The bias is more insidious-and more widespread-that one might think. The National Organization of Albinism and Hypopigmentation (NOAH) has tracked such characters and documented sixty-eight films from 1960 to 2006 containing evil albinos. For the record, most of these villains are not portrayed as bad guys who happen to have albinism. It's worse than that. In many of these films, the viewer is expected to know these characters are evil because they're albinos. I imagine you know a few of these films. I'll also bet you can't name one albino hero.


Luckily, I found the right agent, Elizabeth Evans, a passionate literary mind ready to go to bat for Jersey. And she did, tirelessly and enthusiastically, until she found Dan Mayer at Seventh Street Books.


And so Jersey lives.


Now, all he needs to overcome the bias is a group of readers-people who are ready to appreciate him along with his warts, his self-doubt, and his frailties.


That's where you come in.


Take a moment and get to know Jersey. He's easy enough to spot: he's the albino behind the bar, ready to pour you a shot of moon.


The Jersey Leo NovelsSPM

Blind Moon Alley by John Florio

"We believe in these characters. Readers will cheer for Leo, a tough guy with a heart of hurt."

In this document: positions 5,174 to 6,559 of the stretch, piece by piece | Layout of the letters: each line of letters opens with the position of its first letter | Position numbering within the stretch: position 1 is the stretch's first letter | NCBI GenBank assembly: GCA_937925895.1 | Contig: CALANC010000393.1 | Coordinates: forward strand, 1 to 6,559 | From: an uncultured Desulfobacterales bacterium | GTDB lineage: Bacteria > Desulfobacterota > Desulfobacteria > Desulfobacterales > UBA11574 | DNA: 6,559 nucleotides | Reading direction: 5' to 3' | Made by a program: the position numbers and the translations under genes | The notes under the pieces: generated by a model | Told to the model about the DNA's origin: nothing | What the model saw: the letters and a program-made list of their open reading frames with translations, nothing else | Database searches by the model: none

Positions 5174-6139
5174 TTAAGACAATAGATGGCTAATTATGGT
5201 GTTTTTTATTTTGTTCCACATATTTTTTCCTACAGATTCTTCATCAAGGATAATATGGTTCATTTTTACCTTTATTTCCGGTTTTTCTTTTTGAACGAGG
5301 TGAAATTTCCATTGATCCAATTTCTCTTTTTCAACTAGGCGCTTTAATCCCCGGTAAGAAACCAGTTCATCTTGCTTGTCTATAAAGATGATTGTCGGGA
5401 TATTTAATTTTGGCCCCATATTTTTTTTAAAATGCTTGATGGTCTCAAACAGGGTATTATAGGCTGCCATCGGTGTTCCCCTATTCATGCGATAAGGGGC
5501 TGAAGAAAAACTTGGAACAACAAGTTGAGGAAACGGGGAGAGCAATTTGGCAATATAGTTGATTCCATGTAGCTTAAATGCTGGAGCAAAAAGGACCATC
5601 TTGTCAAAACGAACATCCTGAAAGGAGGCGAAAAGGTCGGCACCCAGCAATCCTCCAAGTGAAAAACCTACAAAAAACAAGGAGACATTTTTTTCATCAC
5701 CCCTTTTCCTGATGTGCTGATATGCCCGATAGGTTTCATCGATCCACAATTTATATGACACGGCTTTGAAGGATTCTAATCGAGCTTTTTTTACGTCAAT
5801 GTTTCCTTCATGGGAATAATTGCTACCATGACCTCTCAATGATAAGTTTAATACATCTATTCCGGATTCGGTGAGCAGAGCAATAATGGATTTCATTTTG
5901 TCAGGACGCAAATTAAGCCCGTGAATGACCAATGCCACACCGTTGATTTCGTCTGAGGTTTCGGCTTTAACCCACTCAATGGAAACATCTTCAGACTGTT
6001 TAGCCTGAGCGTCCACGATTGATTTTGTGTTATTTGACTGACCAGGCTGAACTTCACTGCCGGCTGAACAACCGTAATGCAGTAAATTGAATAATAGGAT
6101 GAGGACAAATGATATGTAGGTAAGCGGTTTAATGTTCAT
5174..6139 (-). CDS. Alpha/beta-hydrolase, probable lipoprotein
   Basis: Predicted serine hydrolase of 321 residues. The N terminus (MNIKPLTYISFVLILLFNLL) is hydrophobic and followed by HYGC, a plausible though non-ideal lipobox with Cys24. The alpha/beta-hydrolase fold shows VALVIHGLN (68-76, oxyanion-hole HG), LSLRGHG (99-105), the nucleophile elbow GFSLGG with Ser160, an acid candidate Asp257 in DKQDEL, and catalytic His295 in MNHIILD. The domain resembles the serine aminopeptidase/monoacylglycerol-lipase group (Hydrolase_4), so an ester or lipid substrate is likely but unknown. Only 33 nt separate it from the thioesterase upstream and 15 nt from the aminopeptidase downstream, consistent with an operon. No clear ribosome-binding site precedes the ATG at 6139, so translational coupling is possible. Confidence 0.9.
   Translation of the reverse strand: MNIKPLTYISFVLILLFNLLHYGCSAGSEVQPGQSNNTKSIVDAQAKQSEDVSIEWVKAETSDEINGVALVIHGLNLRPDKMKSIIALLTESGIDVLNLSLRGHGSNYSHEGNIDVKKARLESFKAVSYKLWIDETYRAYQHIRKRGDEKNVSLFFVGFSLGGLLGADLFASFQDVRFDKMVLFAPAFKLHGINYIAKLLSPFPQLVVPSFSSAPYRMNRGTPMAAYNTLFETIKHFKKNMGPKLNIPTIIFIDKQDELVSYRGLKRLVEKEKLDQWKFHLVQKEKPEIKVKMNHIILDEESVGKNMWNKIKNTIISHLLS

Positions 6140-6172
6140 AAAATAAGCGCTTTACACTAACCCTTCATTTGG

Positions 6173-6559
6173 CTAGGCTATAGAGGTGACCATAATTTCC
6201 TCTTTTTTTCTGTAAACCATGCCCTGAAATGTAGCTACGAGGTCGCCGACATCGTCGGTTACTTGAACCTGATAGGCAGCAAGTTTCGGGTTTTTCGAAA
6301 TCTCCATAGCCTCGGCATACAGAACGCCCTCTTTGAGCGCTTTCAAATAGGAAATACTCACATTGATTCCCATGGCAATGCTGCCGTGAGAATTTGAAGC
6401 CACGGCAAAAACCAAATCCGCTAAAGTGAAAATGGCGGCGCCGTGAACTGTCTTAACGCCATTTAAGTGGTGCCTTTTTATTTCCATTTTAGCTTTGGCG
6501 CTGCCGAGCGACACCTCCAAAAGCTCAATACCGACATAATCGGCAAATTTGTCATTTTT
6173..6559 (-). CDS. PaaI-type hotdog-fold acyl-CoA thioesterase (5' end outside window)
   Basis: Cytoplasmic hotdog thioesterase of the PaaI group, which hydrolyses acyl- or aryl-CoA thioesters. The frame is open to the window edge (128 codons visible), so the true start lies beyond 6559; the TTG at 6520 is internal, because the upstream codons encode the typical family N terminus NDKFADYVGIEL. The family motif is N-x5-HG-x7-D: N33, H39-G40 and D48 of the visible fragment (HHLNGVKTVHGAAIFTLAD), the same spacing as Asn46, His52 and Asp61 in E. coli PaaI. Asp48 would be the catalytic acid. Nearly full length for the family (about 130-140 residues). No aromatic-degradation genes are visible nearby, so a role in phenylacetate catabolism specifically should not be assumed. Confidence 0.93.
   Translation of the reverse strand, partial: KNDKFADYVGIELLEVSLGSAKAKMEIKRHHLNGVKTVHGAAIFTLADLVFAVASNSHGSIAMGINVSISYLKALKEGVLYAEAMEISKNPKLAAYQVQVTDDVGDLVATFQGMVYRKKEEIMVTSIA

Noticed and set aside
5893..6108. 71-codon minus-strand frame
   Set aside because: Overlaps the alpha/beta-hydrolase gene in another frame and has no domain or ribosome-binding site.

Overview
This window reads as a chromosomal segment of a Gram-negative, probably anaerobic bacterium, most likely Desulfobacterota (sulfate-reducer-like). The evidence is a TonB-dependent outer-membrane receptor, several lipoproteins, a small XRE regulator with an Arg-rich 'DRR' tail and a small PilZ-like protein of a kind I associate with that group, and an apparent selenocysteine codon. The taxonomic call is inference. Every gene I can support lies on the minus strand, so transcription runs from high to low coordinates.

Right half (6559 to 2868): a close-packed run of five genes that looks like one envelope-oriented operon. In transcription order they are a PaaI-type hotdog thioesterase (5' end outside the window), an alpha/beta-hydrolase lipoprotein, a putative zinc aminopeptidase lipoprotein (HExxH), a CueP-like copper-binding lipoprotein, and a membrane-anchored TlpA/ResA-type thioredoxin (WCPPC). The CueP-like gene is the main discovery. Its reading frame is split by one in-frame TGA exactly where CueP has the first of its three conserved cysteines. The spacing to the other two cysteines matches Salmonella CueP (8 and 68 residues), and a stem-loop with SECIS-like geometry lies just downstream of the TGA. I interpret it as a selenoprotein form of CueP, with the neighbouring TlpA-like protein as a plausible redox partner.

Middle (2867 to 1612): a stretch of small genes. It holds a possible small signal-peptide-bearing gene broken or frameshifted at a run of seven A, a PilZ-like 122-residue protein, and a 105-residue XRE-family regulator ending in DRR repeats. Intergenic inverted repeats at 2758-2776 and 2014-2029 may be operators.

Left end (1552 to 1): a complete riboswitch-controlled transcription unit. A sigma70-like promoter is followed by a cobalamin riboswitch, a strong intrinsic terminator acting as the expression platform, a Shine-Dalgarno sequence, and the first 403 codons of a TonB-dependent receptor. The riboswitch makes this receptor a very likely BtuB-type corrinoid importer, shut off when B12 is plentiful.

-Publishers Weekly starred review


"Hard-boiled enough to remind readers of Hammett and Chandler."

-Kirkus Reviews


Buy Now

Sugar Pop Moon by John Florio

 "One of those good, old prohibition-style mob stories that brings a tear to the eye and a laugh out loud."

-Suspense Magazine


"Don't miss this absolutely riveting, gritty debut coming-of-age tale. Absorbing and briskly paced."
 -Library Journal starred review



Buy Now


About the Author: John FlorioFlorio
John Florio, photo by Donna Pallota

John Florio is a freelance writer whose work has appeared in print, on the web, and on television. He is the author of the Jersey Leo Novels Sugar Pop Moon and Blind Moon Alley, and One Punch from the Promised Land: Leon Spinks, Michael Spinks, and the Myth of the Heavyweight Title. He lives in Brooklyn, New York, with his wife, Ouisie Shapiro. Visit him at
Also out this monthResnick

"A cleverly constructed mystery, a nifty assortment of characters, and plenty of wit."   -Booklist


Cat on a Cold Tin Roof by Mike Resnick

Hard-luck gumshoe Eli Paxton is back in this month's Cat on a Cold Tin Roof. This time Paxton is hired to find a missing cat-a very important cat, it turns out, because its diamond-studded collar is worth a small fortune. Paxton finds the cat, but not the collar. Eventually, he's forced to unravel an intricate plot involving a Bolivian drug cartel, a shady banker with a flashy mistress and an irate wife, and a Swiss bank account.


As he turns up one clue after another, leading him ever deeper into a treacherous maze, Paxton hopes, first, to survive, and then to make enough money to afford a new transmission for his broken-down car.

Buy Now: 

Don't miss the other Eli Paxton Mysteries!

Dog in the Manger by Mike Resnick The Trojan Colt by Mike Resnick


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Lisa Michalski
Seventh Street Books®, an imprint of Prometheus Books